I've been teaching at universities for 9 years: 4 at UCSB, 4 at MSU, and 1 at Harvard. My courses aim to enable students to harness the power of graphic communication by understanding fundamental concepts as well as learning contemporary design techniques. I am currently developing new courses at Harvard, and helping Harvard professors integrate spatial reasoning into their curricula. At MSU, I have developed 5 semester-long courses focusing on geographic representation and GIScience; details below:

 
     

Map Design: Syllabus

Maps are often the most efficient ways to communicate complex spatial information. They not only communicate spatial ideas, they facilitate spatial reasoning. This course teaches students how to build effective maps by blending theoretical aspects of geographic representation with contemporary graphic design approaches.

 
     

Thematic Cartography: Syllabus

Thematic maps are increasingly popular in scientific communication. Many times graphics are required to enable people to visualize geographic phenomena. This course focuses on the grammars of statistical visualization. By linking the nature of spatial phenomena to the principles of symbolization the curriculum enables learners to bridge the gaps between spatial phenomena, data, and visual representations.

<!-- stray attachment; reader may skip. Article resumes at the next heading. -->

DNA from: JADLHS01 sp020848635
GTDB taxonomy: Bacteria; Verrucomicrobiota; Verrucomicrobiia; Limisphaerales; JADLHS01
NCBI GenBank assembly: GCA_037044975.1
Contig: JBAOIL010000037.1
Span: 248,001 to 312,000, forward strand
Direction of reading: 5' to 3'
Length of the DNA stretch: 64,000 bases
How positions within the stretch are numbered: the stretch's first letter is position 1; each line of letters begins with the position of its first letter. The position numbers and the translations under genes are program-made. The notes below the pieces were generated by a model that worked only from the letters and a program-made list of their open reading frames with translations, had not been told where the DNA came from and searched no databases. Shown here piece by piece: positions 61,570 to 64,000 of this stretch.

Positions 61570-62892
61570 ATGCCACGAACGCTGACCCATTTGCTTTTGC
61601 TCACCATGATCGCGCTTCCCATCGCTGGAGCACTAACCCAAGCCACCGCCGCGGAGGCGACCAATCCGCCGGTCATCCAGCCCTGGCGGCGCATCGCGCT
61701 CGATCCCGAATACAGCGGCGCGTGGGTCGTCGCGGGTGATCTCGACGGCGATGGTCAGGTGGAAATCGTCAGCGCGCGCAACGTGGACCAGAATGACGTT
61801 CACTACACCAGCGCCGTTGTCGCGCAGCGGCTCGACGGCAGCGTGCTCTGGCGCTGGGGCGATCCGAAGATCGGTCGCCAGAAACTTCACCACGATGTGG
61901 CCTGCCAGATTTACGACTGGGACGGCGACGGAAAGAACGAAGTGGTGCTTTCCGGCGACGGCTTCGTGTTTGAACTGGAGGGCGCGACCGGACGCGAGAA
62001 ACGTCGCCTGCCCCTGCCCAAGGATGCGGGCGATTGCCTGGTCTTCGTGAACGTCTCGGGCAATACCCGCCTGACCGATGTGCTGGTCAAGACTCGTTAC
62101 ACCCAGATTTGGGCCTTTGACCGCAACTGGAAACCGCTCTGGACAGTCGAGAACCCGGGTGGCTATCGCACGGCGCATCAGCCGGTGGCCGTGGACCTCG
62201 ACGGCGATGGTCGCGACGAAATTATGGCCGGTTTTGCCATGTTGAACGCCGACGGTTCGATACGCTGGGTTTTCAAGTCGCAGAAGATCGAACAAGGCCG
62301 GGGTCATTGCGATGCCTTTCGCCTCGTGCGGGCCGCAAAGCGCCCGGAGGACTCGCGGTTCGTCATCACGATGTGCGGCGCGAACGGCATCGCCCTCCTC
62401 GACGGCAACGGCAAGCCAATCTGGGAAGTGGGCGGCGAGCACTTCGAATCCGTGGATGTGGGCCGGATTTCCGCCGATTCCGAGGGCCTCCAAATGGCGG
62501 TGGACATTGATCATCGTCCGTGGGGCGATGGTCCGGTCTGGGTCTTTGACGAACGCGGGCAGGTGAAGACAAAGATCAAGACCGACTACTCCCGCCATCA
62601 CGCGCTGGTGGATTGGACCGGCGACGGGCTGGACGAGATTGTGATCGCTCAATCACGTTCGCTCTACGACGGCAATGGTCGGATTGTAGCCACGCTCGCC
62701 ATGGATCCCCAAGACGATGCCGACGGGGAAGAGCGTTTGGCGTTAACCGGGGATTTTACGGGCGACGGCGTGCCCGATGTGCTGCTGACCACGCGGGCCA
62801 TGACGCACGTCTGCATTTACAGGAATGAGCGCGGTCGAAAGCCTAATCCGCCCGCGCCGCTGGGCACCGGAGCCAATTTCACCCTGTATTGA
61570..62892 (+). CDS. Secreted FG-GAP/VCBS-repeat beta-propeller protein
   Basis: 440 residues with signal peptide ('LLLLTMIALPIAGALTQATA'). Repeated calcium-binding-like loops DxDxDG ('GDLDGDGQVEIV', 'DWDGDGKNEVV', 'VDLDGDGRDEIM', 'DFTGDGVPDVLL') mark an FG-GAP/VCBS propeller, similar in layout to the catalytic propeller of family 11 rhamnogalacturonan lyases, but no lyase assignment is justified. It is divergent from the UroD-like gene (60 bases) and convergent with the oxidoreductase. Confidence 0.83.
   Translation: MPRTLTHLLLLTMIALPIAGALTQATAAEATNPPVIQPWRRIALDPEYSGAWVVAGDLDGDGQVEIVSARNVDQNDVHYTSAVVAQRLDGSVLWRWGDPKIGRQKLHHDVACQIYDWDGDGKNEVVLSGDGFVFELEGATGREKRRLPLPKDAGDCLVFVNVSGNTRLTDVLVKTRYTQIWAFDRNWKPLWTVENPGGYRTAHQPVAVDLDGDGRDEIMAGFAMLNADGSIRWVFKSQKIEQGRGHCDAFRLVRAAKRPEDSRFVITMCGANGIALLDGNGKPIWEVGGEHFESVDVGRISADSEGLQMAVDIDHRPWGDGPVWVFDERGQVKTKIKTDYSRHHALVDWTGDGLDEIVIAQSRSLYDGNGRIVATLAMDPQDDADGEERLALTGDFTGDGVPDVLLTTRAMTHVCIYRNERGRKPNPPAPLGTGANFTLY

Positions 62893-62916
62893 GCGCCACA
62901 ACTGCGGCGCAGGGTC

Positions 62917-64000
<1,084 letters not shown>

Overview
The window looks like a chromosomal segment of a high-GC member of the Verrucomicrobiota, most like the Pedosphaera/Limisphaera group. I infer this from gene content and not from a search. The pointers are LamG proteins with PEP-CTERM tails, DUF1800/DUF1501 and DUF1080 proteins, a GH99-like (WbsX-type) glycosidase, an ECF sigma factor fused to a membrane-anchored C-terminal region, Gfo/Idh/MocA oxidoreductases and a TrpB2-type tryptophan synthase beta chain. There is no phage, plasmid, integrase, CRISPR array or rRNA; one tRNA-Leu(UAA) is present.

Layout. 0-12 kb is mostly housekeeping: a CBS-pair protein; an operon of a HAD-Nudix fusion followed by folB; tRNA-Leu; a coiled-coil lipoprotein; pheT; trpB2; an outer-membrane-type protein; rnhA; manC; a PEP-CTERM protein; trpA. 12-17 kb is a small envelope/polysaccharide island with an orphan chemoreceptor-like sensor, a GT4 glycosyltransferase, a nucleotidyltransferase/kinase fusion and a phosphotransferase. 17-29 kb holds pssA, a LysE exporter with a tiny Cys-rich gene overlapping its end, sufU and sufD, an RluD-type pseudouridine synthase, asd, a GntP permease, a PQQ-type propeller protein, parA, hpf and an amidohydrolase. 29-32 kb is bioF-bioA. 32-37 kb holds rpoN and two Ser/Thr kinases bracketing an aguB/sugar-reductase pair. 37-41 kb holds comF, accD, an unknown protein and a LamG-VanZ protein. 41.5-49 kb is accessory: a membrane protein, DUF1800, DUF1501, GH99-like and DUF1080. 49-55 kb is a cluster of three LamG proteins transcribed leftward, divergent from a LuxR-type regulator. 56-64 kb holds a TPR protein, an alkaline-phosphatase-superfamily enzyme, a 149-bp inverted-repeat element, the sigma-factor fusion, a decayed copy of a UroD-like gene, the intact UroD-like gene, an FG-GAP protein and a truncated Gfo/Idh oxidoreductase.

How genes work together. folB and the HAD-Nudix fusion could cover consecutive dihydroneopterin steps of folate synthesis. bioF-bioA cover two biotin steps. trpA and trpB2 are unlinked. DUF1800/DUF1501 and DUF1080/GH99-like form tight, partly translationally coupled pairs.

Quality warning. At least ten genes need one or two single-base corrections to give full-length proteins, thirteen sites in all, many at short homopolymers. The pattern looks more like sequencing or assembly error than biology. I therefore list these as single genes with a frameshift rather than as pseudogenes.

Seminar in Geographic Information Science: Syllabus

Tobler, Goodchild, Bunge, Brewer, etc. The list of scholars who have pushed Geography into the 21st century of computation is large and growing. This course is designed to provide a broad survey of some of the most influential minds in GIScience. The course relies on an active learning climate based around readings, discussions, and peer-to-peer evaluation.

 
     

Geographic Information Science: Syllabus coming soon

GIS is more than a software tool with lots of buttons. Spatial reasoning is one of the most common and basic forms of human intelligence. Over the past 60 years geographers have started to integrate conceptual aspects of spatial reasoning with analytical computing; the result has been a potent form of computing called spatial analysis. This course not only teaches students how to use GIS software, but more important, it bridges gaps between spatial thinking and spatial analysis.

 
     

Introduction to Geographic Information: Syllabus

This course provides a broad introductory overview to the world of Geographic Information. From datums and coordinate systems to remote sensing and cartography, the curriculum more broad than it is deep. The goal is to impart the basic knowledge about geographic information and spatial analysis that are required to excel in more advanced Geography courses.